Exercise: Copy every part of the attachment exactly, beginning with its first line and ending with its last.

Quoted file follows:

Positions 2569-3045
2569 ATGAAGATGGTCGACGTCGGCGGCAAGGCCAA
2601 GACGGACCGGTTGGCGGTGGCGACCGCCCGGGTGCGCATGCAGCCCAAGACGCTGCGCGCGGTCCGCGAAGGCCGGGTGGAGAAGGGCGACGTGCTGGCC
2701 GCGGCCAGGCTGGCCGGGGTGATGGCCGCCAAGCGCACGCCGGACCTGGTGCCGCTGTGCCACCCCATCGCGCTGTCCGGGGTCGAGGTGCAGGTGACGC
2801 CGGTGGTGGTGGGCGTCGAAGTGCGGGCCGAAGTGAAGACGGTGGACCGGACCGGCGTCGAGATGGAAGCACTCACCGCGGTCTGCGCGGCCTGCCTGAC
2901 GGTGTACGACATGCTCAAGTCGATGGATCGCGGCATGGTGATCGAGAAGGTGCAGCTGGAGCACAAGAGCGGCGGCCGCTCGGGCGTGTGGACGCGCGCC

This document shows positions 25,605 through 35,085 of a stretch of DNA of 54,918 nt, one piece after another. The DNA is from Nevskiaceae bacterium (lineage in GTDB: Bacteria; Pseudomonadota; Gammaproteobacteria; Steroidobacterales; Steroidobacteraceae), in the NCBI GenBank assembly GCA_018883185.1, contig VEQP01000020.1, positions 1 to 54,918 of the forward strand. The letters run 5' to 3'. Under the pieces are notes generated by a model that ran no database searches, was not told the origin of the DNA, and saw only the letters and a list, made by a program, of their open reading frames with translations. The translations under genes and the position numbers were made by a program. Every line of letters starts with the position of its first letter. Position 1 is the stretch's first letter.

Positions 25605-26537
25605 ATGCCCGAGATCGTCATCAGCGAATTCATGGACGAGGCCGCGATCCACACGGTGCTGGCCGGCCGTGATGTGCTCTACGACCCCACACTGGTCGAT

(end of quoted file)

Positions 2569-3045
2569 ATGAAGATGGTCGACGTCGGCGGCAAGGCCAA
2601 GACGGACCGGTTGGCGGTGGCGACCGCCCGGGTGCGCATGCAGCCCAAGACGCTGCGCGCGGTCCGCGAAGGCCGGGTGGAGAAGGGCGACGTGCTGGCC
2701 GCGGCCAGGCTGGCCGGGGTGATGGCCGCCAAGCGCACGCCGGACCTGGTGCCGCTGTGCCACCCCATCGCGCTGTCCGGGGTCGAGGTGCAGGTGACGC
2801 CGGTGGTGGTGGGCGTCGAAGTGCGGGCCGAAGTGAAGACGGTGGACCGGACCGGCGTCGAGATGGAAGCACTCACCGCGGTCTGCGCGGCCTGCCTGAC
2901 GGTGTACGACATGCTCAAGTCGATGGATCGCGGCATGGTGATCGAGAAGGTGCAGCTGGAGCACAAGAGCGGCGGCCGCTCGGGCGTGTGGACGCGCGCC

This document shows positions 25,605 through 35,085 of a stretch of DNA of 54,918 nt, one piece after another. The DNA is from Nevskiaceae bacterium (lineage in GTDB: Bacteria; Pseudomonadota; Gammaproteobacteria; Steroidobacterales; Steroidobacteraceae), in the NCBI GenBank assembly GCA_018883185.1, contig VEQP01000020.1, positions 1 to 54,918 of the forward strand. The letters run 5' to 3'. Under the pieces are notes generated by a model that ran no database searches, was not told the origin of the DNA, and saw only the letters and a list, made by a program, of their open reading frames with translations. The translations under genes and the position numbers were made by a program. Every line of letters starts with the position of its first letter. Position 1 is the stretch's first letter.

Positions 25605-26537
25605 ATGCCCGAGATCGTCATCAGCGAATTCATGGACGAGGCCGCGATCCACACGGTGCTGGCCGGCCGTGATGTGCTCTACGACCCCACACTGGTCGAT